Unless you live under a rock you know there are an overwhelming number of apps, blogs, gadgets, tools, sites, links and media out there to meet your digital history needs. Depending on your own research interests and teaching requirements you may be partial to certain tools and unfamiliar with others. I come across tools frequently that sound great and then I promptly forget all about them as my attention is drawn someplace else. If you are studying, teaching or researching in a small department or one that is still squarely planted in 1972 the world of digital history might feel very far away indeed.
As you get started keep in mind that digital tools are just that…tools. Some are powerful and will allow you to tap into sources you never even dreamed existed in ways you couldn’t have imagined a week ago. Tools that work for me might not work for you and tools that simplify one project complicate another. You have to use your historical training and know-how when thinking about and assessing tools (digital or otherwise) much like you do evidence and argument. You shouldn’t simply adopt technology because you can or worse yet, because you think you should. Members of this group are easy to spot and not in a good way.
As July approaches you might be thinking about fall classes or a new research project. Maybe you have a little time over the summer to think about ways to augment your work digitally. So where to start? Maybe you don’t even know what digital history is or you have a sense but don’t think of yourself as a digital historian. You are not the only one. Rob recently pondered this same issue in Am I a Digital historian? Maybe you saw job postings looking for digital historians or digital humanists (these postings seem to be multiplying) and wondered what the heck that was all about. Well, you too can add “digital historian” to your long list of analog accomplishments.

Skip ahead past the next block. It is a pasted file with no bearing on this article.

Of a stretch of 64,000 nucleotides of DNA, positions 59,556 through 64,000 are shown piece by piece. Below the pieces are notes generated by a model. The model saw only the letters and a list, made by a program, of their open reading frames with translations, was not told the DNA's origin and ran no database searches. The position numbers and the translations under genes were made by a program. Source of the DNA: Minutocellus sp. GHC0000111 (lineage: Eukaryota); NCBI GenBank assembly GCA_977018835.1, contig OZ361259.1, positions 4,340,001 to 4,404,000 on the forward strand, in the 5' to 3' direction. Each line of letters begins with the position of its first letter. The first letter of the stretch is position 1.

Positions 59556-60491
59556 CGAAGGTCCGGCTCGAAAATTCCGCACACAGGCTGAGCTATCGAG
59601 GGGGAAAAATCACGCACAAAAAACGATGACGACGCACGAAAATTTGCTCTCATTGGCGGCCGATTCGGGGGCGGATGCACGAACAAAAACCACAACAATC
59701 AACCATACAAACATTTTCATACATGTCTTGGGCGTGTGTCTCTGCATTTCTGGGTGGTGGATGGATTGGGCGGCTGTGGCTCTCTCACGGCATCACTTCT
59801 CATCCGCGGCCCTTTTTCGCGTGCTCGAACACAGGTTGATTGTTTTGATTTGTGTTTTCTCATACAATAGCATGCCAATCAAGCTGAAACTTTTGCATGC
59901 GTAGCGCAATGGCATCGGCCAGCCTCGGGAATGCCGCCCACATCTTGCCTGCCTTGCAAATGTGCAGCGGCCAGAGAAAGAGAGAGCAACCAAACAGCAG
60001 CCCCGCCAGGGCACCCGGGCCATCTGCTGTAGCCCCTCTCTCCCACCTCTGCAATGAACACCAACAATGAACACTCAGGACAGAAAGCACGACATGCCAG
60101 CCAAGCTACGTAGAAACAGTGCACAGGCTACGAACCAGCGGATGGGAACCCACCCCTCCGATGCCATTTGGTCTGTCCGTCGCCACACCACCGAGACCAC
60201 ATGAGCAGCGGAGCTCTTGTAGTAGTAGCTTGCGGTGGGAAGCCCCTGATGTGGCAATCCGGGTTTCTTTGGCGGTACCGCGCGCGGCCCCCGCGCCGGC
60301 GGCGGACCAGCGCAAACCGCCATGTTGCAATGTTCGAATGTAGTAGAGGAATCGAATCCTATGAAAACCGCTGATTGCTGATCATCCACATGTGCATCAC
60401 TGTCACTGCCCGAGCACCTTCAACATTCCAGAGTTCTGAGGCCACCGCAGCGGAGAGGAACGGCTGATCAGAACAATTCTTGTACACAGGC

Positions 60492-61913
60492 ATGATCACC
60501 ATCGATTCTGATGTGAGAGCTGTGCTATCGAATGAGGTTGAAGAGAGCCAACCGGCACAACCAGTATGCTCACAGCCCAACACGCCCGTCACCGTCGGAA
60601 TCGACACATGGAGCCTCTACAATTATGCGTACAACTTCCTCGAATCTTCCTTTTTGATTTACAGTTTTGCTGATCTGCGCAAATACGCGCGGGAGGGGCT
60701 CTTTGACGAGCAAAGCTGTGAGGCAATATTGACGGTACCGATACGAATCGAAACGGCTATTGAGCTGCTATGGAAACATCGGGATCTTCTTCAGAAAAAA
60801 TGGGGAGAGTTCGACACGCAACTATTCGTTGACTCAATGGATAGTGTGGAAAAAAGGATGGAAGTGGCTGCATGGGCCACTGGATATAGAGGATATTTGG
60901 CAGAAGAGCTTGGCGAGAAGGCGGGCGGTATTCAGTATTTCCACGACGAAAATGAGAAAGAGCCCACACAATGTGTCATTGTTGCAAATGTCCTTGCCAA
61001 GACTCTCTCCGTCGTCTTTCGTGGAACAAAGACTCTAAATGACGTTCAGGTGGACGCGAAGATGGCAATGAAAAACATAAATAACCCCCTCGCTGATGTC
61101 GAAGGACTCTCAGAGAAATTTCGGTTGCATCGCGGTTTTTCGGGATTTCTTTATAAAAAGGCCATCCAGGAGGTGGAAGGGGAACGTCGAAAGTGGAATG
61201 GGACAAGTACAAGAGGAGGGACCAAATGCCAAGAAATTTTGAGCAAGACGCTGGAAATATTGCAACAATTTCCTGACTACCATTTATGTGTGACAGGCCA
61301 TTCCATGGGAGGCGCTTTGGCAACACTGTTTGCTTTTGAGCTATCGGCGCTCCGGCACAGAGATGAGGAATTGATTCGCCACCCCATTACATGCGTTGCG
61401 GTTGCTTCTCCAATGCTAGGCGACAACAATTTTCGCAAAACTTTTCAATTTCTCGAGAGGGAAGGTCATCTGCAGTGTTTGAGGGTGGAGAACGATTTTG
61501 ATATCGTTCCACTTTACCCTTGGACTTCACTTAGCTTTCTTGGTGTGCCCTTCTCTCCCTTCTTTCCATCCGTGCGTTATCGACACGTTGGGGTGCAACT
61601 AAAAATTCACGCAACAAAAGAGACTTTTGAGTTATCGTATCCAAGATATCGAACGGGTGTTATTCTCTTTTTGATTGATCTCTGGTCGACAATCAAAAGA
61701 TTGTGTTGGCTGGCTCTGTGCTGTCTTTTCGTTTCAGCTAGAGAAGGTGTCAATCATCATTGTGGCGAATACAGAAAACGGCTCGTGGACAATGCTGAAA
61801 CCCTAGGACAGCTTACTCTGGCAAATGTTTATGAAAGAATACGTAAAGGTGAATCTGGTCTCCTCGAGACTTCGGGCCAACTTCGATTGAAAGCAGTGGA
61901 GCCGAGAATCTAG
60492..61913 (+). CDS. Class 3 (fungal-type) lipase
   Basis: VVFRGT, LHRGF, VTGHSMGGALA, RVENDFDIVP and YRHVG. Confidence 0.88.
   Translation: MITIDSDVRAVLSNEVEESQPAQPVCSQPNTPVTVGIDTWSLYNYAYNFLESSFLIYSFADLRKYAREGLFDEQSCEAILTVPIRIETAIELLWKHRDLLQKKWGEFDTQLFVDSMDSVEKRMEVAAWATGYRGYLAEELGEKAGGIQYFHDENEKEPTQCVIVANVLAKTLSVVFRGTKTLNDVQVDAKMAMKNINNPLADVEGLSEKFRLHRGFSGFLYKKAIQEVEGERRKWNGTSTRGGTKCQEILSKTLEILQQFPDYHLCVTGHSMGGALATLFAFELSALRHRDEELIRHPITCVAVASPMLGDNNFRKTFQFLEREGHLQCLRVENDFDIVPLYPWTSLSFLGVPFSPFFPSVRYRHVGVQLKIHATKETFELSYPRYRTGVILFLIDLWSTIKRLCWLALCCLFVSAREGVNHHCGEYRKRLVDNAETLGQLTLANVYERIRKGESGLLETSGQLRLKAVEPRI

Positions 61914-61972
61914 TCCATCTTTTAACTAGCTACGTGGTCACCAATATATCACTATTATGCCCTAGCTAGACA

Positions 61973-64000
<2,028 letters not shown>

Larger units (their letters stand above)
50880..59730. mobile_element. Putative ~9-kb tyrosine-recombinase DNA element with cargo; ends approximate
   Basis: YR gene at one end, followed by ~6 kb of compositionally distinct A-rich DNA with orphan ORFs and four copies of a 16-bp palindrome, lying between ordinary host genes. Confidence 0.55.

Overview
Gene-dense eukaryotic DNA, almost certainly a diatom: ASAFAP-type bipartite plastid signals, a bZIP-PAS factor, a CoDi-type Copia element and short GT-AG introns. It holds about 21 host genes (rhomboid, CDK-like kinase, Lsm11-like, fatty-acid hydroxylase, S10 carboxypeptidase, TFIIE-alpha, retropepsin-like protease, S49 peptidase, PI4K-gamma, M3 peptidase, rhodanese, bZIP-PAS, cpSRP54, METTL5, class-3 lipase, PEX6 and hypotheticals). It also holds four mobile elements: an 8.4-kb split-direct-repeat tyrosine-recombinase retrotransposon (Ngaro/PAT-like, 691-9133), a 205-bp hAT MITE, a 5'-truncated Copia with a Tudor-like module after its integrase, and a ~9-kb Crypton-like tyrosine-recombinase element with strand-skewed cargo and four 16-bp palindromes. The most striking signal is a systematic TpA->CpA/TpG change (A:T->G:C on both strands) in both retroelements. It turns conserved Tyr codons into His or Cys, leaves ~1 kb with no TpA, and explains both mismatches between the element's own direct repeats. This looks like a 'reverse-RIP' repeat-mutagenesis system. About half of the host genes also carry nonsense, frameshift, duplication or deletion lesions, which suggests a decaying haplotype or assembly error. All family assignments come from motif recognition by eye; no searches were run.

The following list of 6 tools is in no particular order. These tools are easy to use and can be incorporated into your research/teaching/service in multiple ways. There are scores of tools available and this list is really targeted towards beginners. I’m not going to include things like ArcGIS on this list (but I would encourage you to branch out and explore this technology) instead I want to provide some suggestions to help you get started with digital tools that don’t require hours of training. I’ll assume you know how to search online, have a bunch of friends on Facebook, looked up all your high school friends on LinkedIn, know a little bit about Twitter and check H-Net fairly regularly. I’ll also assume that you use Wikipedia regularly (you just don’t admit to it). If this describes you pretty well then you probably already are a digital historian and if you are like me you became a historian in a digital world.
1. If you have some free time over the summer I recommend reading a bit about digital history; its origins, current projects, future directions etc. There are many good sources online but I suggest a look at: Digital History: A Guide to Gathering, Preserving, and Presenting the Past on the Web by Daniel J. Cohen (you can read Dan’s blog here and you should follow him on Twitter @dancohen) and the late Roy R. Rosenzweig. It is a good place to start and will give you lots of ideas about things you can do as you integrate more digital tools.